The president of El Salvador, Nayib Bukele, announced Wednesday the arrest of the ninth of 15 leaders of the violent Mara Salvatrucha (MS-13) in the framework of a “war” against gangs that accumulates 50,576 arrests.
“We captured the ninth chair (jefatura), of the 15 that the MS-13 had in its structure,” Bukele announced on Twitter.
This is Byron Aristides Salazar, alias Sleepy, who as a member of the “national ranfla (command)” of MS-13, is “one of the keys that directed the operation of the 430 clicas (cells) at the national level,” the president said.
The director of the National Civil Police (PNC), Mauricio Arriaza, reported that Sleepy was arrested in a community in Santa Ana, some 60 km west of San Salvador.
Defense Minister René Merino reported that Salazar was seized an M-72 “anti-tank rocket launcher,” an M-16 rifle and two pistols.
For the Minister of Security, Gustavo Villatoro, the 15-member MS-13 command controls “31 programs (regions)” and 430 cliques, and is also “responsible for all the blood crimes of the last 10 years” so “there are more than 125,000 families who need justice in this country”.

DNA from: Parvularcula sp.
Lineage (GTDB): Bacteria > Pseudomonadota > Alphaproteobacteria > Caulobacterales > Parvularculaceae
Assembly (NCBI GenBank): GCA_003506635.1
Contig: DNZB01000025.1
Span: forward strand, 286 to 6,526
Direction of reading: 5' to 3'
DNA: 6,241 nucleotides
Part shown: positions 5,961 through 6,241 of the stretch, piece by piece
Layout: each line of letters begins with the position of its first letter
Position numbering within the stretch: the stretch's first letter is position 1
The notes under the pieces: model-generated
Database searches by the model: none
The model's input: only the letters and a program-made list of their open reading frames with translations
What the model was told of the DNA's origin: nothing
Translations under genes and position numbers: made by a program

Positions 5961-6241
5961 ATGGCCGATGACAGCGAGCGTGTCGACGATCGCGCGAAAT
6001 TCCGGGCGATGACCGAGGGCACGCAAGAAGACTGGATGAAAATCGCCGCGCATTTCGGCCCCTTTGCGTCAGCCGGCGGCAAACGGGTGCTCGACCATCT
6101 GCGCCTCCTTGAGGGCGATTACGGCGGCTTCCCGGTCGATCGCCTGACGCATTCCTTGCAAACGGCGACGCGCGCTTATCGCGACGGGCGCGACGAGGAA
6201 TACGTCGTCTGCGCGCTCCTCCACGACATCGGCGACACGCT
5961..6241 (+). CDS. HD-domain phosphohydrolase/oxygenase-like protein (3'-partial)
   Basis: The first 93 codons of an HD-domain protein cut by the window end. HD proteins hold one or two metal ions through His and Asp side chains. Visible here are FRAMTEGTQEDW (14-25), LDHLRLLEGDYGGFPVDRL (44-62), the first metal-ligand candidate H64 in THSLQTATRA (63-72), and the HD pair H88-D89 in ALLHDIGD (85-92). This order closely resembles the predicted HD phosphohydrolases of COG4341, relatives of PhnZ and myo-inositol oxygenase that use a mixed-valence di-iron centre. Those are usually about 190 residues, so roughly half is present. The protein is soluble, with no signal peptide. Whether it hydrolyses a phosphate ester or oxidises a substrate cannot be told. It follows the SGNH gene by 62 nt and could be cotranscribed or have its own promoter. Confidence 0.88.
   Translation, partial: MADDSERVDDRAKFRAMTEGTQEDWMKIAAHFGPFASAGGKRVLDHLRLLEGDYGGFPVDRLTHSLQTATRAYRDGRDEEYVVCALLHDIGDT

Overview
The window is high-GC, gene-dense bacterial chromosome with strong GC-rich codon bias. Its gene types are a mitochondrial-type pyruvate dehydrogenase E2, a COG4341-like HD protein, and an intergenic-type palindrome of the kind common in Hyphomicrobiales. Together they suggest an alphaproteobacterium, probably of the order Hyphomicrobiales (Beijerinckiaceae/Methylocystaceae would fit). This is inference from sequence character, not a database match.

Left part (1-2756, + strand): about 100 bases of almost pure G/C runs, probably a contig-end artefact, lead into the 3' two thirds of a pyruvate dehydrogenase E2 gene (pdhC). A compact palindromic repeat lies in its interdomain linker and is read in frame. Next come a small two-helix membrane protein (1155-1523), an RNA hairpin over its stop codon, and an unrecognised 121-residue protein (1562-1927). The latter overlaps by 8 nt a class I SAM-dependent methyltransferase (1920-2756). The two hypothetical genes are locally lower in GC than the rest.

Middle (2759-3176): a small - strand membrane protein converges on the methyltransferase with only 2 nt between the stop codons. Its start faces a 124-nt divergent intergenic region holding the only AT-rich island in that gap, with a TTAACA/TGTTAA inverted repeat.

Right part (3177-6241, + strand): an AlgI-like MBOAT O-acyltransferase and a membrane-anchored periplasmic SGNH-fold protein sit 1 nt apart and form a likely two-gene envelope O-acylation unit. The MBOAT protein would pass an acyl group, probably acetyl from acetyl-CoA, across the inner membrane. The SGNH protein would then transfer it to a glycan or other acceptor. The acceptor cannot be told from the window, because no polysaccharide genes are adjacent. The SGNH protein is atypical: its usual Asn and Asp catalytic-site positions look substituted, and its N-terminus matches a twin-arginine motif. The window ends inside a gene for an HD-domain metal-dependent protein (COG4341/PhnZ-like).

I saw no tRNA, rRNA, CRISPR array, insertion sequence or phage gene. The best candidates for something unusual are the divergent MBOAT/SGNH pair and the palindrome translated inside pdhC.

The authorities of El Salvador have been carrying out massive detentions since March 27 when an exception regime was approved, which allows arrests without a warrant, declared in response to an escalation of violence that claimed the lives of 87 people from March 25 to 27.
Among the main achievements presented by the government of the emergency regime, which has been extended until the end of September, is the drastic decrease in homicides and extortions.
The massive detentions are questioned by organizations such as Amnesty International or Human Rights Watch and even the US diplomacy has called on the Salvadoran government to respect human rights, due to reports of detentions of innocent people.
Of the 50,576 gang members detained, 68.9% belong to the Mara Salvatrucha.
With the exception regime, the number of prisoners accused of gang membership has risen from 16,000 to 66,000. According to the latest government estimate, these gangs have 76,000 members, both imprisoned and free.
To house part of the detainees, Bukele ordered the construction of a gigantic prison for 40,000 gang members in a rural area in the center of the country, which should be ready in December.